U.S. trucks may soon be subject to a proposed mandate for automatic emergency braking (AEB)

Berita, Otomotif150 Dilihat

In an effort to decrease the frequency and severity of rear-end collisions, U.S. regulators are considering a requirement for automatic emergency braking (AEB) systems on heavy vehicles.

On June 22, the U.S. National Highway Traffic Safety Administration (NHTSA) and Federal Motor Carrier Safety Administration (FMCSA) revealed their proposed rulemaking in a bid to mandate automatic emergency braking (AEB) systems for heavy vehicles.

AEB systems employ radar and camera-based sensors to identify potential crash scenarios, automatically applying brakes if drivers have not responded or providing additional braking force to complement driver actions.

According to the proposed standards, the technology would be required to operate effectively within the speed range of 6 to 50 mph (10 to 80 km/h).

Regulators assert that the adoption of AEB tackles a significant safety issue. According to the National Highway Traffic Safety Administration (NHTSA), heavy vehicles are involved as the striking vehicle in approximately 60,000 rear-end crashes each year, accounting for roughly 11% of all heavy vehicle-related crashes. Based on their projections, the proposed rule has the potential to prevent an estimated 19,118 crashes annually, save 155 lives, and avert 8,814 injuries.

The proposal to mandate AEB systems in passenger vehicles and light trucks is anticipated to result in saving 360 lives per year and reducing injuries by at least 24,000 annually.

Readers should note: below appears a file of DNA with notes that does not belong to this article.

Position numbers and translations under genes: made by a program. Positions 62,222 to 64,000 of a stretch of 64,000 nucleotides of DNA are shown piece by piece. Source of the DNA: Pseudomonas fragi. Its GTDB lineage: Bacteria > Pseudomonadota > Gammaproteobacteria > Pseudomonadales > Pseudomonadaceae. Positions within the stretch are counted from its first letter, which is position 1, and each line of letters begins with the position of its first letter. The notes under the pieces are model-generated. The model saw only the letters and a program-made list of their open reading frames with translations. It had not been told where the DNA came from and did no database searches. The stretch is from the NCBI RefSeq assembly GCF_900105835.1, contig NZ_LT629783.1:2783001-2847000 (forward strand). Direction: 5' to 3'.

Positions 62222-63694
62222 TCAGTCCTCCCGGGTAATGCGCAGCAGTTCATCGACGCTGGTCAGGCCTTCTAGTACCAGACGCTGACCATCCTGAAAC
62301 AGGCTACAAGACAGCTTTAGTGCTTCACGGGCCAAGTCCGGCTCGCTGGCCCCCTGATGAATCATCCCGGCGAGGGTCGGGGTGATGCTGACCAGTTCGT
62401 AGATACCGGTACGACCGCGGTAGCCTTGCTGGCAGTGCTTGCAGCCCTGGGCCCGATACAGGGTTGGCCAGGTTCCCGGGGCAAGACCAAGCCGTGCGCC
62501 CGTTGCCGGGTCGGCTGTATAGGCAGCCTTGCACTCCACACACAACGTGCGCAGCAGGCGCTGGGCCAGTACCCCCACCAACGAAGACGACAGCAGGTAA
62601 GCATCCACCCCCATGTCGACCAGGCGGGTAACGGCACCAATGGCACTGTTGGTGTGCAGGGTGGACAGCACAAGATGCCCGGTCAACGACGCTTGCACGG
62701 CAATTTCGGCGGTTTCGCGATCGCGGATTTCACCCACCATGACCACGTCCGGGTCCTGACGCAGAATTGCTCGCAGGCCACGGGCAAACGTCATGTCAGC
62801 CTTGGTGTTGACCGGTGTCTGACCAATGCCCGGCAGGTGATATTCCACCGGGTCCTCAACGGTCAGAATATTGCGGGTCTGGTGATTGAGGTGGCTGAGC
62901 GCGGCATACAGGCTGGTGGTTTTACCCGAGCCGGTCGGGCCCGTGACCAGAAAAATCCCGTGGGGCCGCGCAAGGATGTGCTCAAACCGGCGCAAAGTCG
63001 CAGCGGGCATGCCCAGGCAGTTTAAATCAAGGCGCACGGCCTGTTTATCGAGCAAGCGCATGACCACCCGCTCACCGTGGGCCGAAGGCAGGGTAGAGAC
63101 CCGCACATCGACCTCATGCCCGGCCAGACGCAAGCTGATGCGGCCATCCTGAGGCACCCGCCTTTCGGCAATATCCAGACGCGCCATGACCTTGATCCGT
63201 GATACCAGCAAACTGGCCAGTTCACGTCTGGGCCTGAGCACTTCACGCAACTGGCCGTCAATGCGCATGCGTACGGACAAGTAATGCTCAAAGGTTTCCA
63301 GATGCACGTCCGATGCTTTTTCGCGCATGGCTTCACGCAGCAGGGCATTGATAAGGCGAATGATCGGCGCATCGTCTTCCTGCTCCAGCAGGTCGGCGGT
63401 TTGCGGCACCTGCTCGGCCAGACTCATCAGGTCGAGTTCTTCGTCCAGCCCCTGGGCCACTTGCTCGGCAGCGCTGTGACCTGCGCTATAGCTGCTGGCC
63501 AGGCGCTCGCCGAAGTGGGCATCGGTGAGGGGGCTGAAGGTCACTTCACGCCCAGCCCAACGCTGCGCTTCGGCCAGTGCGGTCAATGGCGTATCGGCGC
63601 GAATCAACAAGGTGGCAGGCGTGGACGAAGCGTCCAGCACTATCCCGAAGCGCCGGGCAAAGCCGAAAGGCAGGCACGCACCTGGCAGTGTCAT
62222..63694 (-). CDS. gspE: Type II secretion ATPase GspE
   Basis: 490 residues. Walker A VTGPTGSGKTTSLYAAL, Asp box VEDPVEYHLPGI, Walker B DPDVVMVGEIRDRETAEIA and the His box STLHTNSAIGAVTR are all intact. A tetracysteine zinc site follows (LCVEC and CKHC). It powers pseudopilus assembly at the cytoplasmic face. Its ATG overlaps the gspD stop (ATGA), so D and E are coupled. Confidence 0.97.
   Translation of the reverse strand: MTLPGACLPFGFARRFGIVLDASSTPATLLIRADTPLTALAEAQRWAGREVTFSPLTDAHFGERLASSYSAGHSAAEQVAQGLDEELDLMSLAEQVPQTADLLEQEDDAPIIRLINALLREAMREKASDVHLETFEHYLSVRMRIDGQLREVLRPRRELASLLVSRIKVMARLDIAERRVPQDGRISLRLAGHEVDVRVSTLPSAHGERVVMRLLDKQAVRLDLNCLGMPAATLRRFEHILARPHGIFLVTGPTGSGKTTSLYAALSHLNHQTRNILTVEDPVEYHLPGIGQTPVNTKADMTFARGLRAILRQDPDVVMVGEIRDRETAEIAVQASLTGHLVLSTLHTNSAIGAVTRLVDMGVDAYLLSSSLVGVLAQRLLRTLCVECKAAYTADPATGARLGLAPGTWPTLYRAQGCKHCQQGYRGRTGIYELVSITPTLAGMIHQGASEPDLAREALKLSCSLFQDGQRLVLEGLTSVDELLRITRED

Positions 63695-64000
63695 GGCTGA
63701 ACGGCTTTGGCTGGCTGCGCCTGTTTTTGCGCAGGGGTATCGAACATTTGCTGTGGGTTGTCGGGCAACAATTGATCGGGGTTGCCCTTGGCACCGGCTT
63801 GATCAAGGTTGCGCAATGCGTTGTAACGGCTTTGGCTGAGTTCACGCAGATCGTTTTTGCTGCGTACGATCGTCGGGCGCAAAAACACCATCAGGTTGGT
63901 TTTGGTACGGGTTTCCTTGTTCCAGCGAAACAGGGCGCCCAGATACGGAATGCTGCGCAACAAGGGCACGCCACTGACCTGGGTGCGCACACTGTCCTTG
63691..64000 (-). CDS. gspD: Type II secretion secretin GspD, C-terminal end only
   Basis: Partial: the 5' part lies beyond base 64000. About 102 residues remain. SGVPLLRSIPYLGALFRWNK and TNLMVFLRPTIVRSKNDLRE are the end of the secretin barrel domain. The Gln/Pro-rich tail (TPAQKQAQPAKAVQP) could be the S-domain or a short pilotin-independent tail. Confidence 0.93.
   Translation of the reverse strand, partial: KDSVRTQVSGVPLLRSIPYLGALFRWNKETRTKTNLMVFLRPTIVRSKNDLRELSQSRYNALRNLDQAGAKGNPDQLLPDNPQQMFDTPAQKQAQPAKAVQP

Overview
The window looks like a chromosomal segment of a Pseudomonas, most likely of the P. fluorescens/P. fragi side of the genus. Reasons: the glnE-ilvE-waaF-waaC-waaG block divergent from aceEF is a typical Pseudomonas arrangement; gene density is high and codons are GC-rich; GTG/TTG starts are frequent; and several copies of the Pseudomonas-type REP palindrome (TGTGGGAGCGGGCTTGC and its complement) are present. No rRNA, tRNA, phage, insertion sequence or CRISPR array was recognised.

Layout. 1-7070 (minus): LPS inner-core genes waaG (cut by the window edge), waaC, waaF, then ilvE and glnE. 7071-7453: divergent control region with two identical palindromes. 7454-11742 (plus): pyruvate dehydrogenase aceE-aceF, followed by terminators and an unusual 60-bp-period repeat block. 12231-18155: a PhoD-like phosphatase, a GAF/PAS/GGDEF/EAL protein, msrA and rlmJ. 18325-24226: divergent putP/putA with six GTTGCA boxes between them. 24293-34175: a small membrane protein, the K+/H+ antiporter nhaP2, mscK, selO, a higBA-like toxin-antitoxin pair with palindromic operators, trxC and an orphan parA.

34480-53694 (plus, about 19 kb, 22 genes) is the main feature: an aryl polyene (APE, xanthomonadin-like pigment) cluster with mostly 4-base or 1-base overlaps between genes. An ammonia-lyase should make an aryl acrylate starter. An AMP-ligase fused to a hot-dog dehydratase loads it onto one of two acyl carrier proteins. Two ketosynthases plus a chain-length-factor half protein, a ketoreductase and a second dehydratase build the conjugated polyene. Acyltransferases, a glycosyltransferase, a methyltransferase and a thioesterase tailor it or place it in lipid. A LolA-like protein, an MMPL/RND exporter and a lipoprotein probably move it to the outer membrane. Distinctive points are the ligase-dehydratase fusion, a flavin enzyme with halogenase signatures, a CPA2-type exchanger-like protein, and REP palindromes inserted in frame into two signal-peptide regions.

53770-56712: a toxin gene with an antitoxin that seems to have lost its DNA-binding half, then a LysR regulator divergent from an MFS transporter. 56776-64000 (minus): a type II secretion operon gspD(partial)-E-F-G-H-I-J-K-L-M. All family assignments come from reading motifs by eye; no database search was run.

In addition to the AEB requirement, the notice for heavy vehicles also includes proposals for new Federal Motor Carrier Safety Regulations that would mandate electronic stability control and the mandatory activation of AEB systems while operating the vehicles.

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In 2015, the Truck Safety Coalition, Center for Auto Safety, Advocates for Highway and Auto Safety, and Road Safe America jointly petitioned for the inclusion of automatic forward collision avoidance and mitigation systems in heavy vehicles. The current rulemaking aligns with the recommendations put forth by the National Transportation Safety Board, emphasizing the potential of these systems to save lives.

NHTSA initiated research on the related technologies over 15 years ago. In their recent findings, they discovered that a 2021 Freightliner Cascadia equipped with AEB could successfully prevent collisions with leading vehicles within the speed range of 40 to 85 km/h.

NHTSA’s chief counsel, Ann Carlson, emphasized the life-saving potential of advanced driver assistance systems such as AEB, stating in a press release, “Today’s announcement marks a significant stride towards enhancing safety on our roads, aiming to reduce and ultimately eliminate preventable tragedies that inflict harm upon Americans.”

FMCSA Administrator Robin Hutcheson emphasized the significance of AEB standards as a crucial element of the Department’s National Roadway Safety Strategy, stating, “This technology has the potential to bolster the efficacy of strategies aimed at reducing commercial motor vehicle crashes and decreasing roadway fatalities.”

The American Trucking Associations (ATA) expressed their approval of the proposal, stating, “ATA has consistently advocated for the adoption of AEB in all new vehicles.” ATA Vice President of Safety Policy, Dan Horvath, remarked that the timing and relevance of the proposal for heavy-duty trucks align with NHTSA’s recent regulation mandating AEB in new passenger vehicles.

Furthermore, he added, “The trucking industry is in favor of utilizing established safety technologies like automatic emergency braking. We anticipate reviewing the proposal put forth by NHTSA and FMCSA and collaborating with them during its implementation process.”

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Source : trucknews.com